Anyone that’s gone through the probate process knows that it can be both time-consuming and expensive. While the probate process is a necessary step for handling a will in the state of Florida after a person’s passing, it’s not always a necessity depending on the type of estate plan that you set up. Transfer on death accounts are one great tool that can help your loved ones avoid the probate process after your passing.
What is a TOD account?
A transfer on death account, known as a TOD account for short, is an estate planning tool that your lawyer may recommend for some of your accounts. With this type of account, you can list beneficiaries who are to receive your ownership of the asset upon your death. TOD accounts can list one or many beneficiaries. When they list more than one, they’re considered joint TOD accounts. Upon your passing, your interest in a TOD account will be split up evenly between your named beneficiaries.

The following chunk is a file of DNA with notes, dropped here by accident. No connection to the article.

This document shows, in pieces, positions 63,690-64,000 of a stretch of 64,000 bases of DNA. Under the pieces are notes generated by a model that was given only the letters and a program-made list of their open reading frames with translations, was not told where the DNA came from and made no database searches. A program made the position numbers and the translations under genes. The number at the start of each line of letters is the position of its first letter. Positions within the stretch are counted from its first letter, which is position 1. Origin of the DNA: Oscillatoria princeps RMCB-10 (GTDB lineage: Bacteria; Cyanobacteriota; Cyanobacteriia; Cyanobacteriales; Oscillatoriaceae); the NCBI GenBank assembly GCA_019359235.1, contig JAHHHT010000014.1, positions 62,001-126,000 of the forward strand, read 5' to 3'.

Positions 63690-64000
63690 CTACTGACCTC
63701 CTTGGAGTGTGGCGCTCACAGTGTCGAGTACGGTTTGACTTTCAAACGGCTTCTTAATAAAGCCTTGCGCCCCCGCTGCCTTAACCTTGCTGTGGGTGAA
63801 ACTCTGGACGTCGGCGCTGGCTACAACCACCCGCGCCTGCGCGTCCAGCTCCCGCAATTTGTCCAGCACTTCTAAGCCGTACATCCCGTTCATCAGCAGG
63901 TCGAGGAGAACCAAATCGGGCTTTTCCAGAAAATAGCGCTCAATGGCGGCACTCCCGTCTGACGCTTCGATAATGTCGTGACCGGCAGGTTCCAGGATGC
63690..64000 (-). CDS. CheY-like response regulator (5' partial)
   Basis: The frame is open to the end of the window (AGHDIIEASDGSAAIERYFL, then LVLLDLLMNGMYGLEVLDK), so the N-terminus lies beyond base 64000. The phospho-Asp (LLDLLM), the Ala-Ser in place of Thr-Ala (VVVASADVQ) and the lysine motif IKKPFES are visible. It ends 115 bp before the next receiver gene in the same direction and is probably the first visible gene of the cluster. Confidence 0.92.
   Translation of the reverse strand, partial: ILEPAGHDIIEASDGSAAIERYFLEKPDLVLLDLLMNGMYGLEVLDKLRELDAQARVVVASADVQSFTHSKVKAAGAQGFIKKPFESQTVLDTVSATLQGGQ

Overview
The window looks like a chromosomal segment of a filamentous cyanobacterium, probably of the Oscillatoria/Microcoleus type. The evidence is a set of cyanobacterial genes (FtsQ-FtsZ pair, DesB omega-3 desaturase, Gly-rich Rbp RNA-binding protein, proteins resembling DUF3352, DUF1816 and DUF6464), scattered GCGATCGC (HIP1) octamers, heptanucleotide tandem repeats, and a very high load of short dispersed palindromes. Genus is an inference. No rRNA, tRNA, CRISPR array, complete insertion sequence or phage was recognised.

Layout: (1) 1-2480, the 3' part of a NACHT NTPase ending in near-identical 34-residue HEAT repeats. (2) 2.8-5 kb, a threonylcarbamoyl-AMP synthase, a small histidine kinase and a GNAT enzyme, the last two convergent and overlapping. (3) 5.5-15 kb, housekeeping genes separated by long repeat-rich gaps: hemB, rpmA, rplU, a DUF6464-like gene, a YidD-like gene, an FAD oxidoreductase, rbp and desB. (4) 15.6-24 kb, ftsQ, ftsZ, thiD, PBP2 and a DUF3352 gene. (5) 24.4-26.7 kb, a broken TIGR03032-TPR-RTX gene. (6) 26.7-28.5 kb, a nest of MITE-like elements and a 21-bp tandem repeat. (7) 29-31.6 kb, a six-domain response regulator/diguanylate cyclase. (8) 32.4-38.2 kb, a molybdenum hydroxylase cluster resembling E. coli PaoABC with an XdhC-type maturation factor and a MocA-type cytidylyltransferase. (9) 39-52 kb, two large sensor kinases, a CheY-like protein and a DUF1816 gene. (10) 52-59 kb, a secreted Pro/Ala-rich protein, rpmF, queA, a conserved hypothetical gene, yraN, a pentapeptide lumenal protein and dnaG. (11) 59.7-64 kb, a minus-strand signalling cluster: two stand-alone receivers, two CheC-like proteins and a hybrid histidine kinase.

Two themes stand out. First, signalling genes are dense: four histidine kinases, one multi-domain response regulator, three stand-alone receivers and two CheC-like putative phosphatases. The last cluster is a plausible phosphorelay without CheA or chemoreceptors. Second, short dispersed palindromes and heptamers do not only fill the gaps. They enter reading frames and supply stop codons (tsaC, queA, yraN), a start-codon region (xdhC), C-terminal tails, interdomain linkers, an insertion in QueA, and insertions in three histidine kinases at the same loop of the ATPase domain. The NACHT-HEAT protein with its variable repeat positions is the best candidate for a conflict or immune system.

How does this avoid probate?
A TOD account actually bypasses the probate process and allows a direct transfer of the asset to your listed beneficiary or beneficiaries. This type of account overrides anything that you had stated in a last will and testament or a revocable living trust. Traditionally, your beneficiary would have to provide the establishment holding the account with an original death certificate. Then, the transfer of the asset will happen.
One thing you can do during the estate planning process to keep things simple for your loved ones is to create transfer on death accounts. These accounts allow your loved ones to avoid the probate process and gain ownership of your assets directly upon your death. You should consult an attorney to determine what types of accounts are eligible for transfer on death accounts.